NEW YORK, NEW YORK) July 2009—Have you ever imagined yourself aboard the Black Pearl with Captain Jack Sparrow, fighting off the giant Kraken? Perhaps you see yourself as a Greek hero, riding Pegasus to kill a fire-breathing Chimera? Or maybe you’ve gotten caught up in the Harry Potter phenomenon and are still trying to learn about Centaurs, Hippogriffs and Basilisks. Whatever your mythical fancy, uncover a world of myth and legend beyond your wildest dreams inside the pages of AN ILLUSTRATED GUIDE TO MYTHICAL CREATURES (ISBN: 9780843716696; $15.99; Pub Month: September 2009).

Dare to enter a world of strange and bizarre creatures in which unimaginable dangers and suspense await you! AN ILLUSTRATED GUIDE TO MYTHICAL CREATURES is a wondrous introduction to the varied life forms of hearsay found in the myths, legends and folklore of cultures throughout time and across the globe. Featuring a detailed glossary at the back of the book, readers become true mythological experts, fluent in the world of magic and mysticism. From Europe to Africa, Asia to the Americas, a magical world of fantastical creatures unfolds, with the answers to questions like this—and much more!

• Who is the creepy shape-shifter that haunts the mysterious jungles of South America?

• What grotesque creature has the body of a lion and the head of a hawk?

• Why does a monstrous being from Greek mythology have locks of hair made of deadly, writhing snakes?

Using the magic of 3-D computer generated art—the kind used by Hollywood’s top special-effects experts—noted British illustrator David West creates a visually stunning universe, the likes of which you’ve never seen before. MYTHICAL CREATURES is divided into chapters exploring Dragons, Serpents & Worms; Flying Creatures; Chimera; Half-Human, Half-Beast; Water Beasts; Giants; Shape-Shifters; and Demons, Ghouls, & Ghosts. A true magical world, fans of computer generated art and gaming alike will be fascinated by pages of high-tech illustrations virtually leaping off the page.

Whether you are a mythology buff, computer art fanatic, adult or child, AN ILLUSTRATED GUIDE TO MYTHICAL CREATURES reveals everything you need to know, from how to defeat an evil, blood-sucking shape-shifter of the night to how to capture the wild and brightly glowing Firebird. Be daring and discover why AN ILLUSTRATED GUIDE TO MYTHICAL CREATURES is the coolest, most visually intense handbook about legendary beings you’ll ever read!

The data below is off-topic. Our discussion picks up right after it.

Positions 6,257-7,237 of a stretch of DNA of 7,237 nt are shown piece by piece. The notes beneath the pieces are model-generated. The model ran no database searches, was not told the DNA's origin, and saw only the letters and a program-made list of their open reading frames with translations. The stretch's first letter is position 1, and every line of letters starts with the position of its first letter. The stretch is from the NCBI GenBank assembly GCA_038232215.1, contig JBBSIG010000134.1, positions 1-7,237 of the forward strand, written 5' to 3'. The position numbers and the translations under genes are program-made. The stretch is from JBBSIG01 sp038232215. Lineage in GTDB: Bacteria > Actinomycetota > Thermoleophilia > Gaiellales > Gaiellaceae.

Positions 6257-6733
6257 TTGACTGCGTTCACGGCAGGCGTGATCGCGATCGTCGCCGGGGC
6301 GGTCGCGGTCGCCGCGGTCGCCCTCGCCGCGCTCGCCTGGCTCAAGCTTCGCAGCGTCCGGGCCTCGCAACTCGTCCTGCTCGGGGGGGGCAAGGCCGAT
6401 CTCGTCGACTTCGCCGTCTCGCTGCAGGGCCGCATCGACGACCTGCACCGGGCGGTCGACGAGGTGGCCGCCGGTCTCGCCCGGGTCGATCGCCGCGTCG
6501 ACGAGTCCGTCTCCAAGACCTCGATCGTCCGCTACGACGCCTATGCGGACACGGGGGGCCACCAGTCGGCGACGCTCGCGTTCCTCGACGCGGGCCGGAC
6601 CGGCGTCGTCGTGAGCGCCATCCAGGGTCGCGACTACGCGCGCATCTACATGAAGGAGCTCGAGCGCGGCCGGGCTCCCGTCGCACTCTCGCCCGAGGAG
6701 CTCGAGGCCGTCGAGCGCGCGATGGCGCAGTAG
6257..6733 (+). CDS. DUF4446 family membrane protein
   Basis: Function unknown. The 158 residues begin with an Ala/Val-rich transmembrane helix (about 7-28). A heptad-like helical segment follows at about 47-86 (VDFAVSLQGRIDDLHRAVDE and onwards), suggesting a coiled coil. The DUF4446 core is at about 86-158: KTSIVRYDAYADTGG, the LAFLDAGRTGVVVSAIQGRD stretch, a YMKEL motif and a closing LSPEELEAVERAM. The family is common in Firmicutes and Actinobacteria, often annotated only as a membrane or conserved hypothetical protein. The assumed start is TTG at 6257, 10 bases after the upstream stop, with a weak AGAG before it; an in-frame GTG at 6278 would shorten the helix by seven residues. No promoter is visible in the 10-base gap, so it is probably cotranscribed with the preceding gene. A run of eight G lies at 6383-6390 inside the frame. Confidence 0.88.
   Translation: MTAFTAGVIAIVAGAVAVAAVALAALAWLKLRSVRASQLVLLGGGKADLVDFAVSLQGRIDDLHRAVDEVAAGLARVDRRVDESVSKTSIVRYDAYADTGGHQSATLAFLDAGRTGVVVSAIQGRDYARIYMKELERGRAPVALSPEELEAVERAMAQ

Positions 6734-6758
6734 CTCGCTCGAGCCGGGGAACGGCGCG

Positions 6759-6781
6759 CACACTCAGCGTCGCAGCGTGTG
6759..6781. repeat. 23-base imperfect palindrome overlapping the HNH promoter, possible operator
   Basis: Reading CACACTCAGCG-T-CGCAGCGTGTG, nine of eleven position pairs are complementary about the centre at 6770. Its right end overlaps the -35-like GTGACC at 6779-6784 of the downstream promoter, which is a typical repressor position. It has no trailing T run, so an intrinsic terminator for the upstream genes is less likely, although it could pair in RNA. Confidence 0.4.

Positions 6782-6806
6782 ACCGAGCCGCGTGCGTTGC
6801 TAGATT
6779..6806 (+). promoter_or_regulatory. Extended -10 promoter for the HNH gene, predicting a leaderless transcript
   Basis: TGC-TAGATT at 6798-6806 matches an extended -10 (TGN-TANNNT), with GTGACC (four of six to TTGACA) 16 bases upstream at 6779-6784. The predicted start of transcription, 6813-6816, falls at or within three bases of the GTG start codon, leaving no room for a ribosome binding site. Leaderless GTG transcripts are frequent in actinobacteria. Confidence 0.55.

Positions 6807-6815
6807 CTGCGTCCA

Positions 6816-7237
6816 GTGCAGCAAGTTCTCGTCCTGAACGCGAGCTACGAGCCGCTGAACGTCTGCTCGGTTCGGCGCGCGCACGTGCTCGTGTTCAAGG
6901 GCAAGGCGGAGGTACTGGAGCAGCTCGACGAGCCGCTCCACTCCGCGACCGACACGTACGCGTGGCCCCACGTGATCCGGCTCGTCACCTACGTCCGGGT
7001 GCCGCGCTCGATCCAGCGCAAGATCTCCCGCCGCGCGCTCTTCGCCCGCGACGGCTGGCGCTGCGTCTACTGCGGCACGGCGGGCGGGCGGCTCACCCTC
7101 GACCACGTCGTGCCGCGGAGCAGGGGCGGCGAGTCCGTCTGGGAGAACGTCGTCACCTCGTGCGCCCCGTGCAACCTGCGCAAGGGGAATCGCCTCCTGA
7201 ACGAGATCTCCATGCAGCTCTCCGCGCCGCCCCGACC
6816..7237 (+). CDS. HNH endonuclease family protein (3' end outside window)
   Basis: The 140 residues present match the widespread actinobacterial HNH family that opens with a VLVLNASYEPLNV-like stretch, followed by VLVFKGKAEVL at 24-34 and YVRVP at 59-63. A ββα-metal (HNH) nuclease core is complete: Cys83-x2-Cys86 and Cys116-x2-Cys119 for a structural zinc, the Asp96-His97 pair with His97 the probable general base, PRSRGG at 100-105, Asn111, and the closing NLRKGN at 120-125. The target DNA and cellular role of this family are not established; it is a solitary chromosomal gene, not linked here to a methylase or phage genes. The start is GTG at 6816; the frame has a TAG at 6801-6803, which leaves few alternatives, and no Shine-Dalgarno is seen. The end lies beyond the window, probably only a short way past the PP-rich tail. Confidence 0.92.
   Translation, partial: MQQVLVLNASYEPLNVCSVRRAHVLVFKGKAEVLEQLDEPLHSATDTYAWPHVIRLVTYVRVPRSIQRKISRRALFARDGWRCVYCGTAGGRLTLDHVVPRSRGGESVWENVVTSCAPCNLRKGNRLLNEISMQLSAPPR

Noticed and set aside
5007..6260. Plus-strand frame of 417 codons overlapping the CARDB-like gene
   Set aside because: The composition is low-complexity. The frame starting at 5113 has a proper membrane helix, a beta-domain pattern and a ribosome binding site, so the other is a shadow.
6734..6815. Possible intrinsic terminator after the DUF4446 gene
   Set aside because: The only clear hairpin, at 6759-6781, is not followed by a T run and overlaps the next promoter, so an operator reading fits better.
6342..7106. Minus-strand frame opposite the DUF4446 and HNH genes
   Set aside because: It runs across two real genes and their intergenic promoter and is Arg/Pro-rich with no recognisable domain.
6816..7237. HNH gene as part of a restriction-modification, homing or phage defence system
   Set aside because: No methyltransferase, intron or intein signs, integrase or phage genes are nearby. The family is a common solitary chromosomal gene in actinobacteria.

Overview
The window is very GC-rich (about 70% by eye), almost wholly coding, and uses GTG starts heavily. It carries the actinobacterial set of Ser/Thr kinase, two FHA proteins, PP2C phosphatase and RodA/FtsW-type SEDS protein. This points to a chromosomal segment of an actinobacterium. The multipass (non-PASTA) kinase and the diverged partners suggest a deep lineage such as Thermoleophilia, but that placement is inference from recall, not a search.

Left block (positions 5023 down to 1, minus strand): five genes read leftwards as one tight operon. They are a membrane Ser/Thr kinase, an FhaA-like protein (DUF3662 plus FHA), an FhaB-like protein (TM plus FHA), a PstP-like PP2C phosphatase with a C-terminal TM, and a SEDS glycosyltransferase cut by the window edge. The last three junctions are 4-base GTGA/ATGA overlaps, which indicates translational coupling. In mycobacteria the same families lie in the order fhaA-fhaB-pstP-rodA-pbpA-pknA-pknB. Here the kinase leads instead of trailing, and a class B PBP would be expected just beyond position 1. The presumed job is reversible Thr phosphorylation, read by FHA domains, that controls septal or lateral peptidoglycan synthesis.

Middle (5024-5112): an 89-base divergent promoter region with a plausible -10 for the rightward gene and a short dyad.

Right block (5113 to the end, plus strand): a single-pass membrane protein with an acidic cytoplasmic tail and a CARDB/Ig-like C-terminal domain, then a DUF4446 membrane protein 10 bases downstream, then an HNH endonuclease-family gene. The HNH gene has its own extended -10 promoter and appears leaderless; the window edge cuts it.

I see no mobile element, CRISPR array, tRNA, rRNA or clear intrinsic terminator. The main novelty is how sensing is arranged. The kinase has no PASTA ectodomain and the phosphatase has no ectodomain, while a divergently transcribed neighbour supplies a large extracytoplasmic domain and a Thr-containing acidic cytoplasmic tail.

About Langenscheidt Publishing Group

Langenscheidt Publishing Group’s complete catalog is comprised of over 3,000 titles—including the largest selection of travel and language learning products in the world. Berlitz Publishing provides an unparalleled selection of phrasebooks, travel dictionaries, and audio programs. The maps and atlases with the American Map and Hammond World Atlas Corporation brands have long been a staple of students and road warriors in the U.S. LPG also owns several leading regional map and atlas brands including Hagstrom, the #1 brand in the New York metropolitan area, and ADC, the leader in the Mid-Atlantic. Most recently the exclusive North American distribution rights for Michelin Maps & Guides and HF Ullmann, and the U.S. distribution rights for Mobil Travel Guides, were added to Langenscheidt’s list of elite brands. To learn more, please visit

Looks pretty interesting, right? I like the way the guide is set up; attention-grabbing images with just the right amount of info. :-) Let's hope a publisher in SA subs this over! :-)


Monday, October 12, 2009

John Ottinger: Grasping for the Wind (Spotlight)

Everybody should know who John Ottinger III is, and if you don't, then you're either a newbie to this whole blogging thing or you run a non-SFF blog; you may be forgiven (emphasis on 'may') if you spread the word of what he's done (and continues to do). :-)

For example, the SF / F / H Reviewer Link Up Meme, 2nd Edition. John set up a database of most (if not all) of the SFF / H blogs out there, inculding some non-english blogs, so there's no excuse when you're bored - if you're looking for blogs that focus on SF, check the list; want fantasy (epic, heroic, etc), check the list; urban fantasy? Yep, they're all there too. And much more besides! :-)

When you've decided to put this list on your own blog, visit John's new-look Grasping for the Wind blog (with the link above) and follow the instructions. :-) Here's the list for your viewing pleasure!


Romanian French Chinese Danish Portuguese German


7 Foot Shelves

The Accidental Bard

A Boy Goes on a Journey

A Dribble Of Ink

Adventures in Reading

A Fantasy Reader

The Agony Column

A Hoyden’s Look at Literature

A Journey of Books

All Booked Up

Alexia’s Books and Such…

The Alternative

Andromeda Spaceways

The Antick Musings of G.B.H. Hornswoggler, Gent.

Ask Daphne

ask nicola

Audiobook DJ


Australia Specfic In Focus